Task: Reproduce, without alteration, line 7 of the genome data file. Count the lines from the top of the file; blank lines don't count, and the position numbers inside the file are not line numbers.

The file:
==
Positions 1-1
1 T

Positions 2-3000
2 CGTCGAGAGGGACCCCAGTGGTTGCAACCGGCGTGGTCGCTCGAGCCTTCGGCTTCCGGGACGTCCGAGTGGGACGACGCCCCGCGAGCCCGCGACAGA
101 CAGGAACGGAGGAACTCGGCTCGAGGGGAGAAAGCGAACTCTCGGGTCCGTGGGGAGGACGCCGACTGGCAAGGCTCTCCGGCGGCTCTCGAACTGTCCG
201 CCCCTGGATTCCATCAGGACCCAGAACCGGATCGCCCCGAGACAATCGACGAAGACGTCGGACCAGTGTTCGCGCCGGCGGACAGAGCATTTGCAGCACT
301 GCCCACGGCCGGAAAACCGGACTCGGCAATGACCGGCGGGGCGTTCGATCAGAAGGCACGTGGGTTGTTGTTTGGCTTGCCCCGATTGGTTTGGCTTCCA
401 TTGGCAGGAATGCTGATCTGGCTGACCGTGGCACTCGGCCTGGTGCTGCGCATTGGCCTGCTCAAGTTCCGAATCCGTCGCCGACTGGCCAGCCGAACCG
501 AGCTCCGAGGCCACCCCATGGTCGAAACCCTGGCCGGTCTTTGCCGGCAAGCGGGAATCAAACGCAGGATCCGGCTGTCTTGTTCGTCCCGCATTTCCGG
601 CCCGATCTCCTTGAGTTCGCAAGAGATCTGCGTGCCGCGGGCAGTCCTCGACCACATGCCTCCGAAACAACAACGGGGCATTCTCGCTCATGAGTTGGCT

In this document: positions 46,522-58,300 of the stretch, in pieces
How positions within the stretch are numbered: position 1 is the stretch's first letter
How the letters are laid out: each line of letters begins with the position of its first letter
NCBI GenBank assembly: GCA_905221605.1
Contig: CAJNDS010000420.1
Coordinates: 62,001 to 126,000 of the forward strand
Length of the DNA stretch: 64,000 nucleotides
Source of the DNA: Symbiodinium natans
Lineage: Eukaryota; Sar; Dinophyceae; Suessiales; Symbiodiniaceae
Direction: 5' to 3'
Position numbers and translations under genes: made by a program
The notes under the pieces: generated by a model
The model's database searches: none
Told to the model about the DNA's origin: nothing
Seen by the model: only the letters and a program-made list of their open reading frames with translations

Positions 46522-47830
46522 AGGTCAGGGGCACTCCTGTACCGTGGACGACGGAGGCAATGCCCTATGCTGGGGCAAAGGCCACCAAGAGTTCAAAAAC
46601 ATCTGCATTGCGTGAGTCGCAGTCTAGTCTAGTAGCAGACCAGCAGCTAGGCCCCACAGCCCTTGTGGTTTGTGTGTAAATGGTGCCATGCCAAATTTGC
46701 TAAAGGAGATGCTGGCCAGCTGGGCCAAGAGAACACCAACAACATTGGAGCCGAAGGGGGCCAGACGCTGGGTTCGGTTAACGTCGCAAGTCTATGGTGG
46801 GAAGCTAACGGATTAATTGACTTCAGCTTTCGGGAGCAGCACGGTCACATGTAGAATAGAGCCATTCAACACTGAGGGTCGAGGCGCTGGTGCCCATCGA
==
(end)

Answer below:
301 GCCCACGGCCGGAAAACCGGACTCGGCAATGACCGGCGGGGCGTTCGATCAGAAGGCACGTGGGTTGTTGTTTGGCTTGCCCCGATTGGTTTGGCTTCCA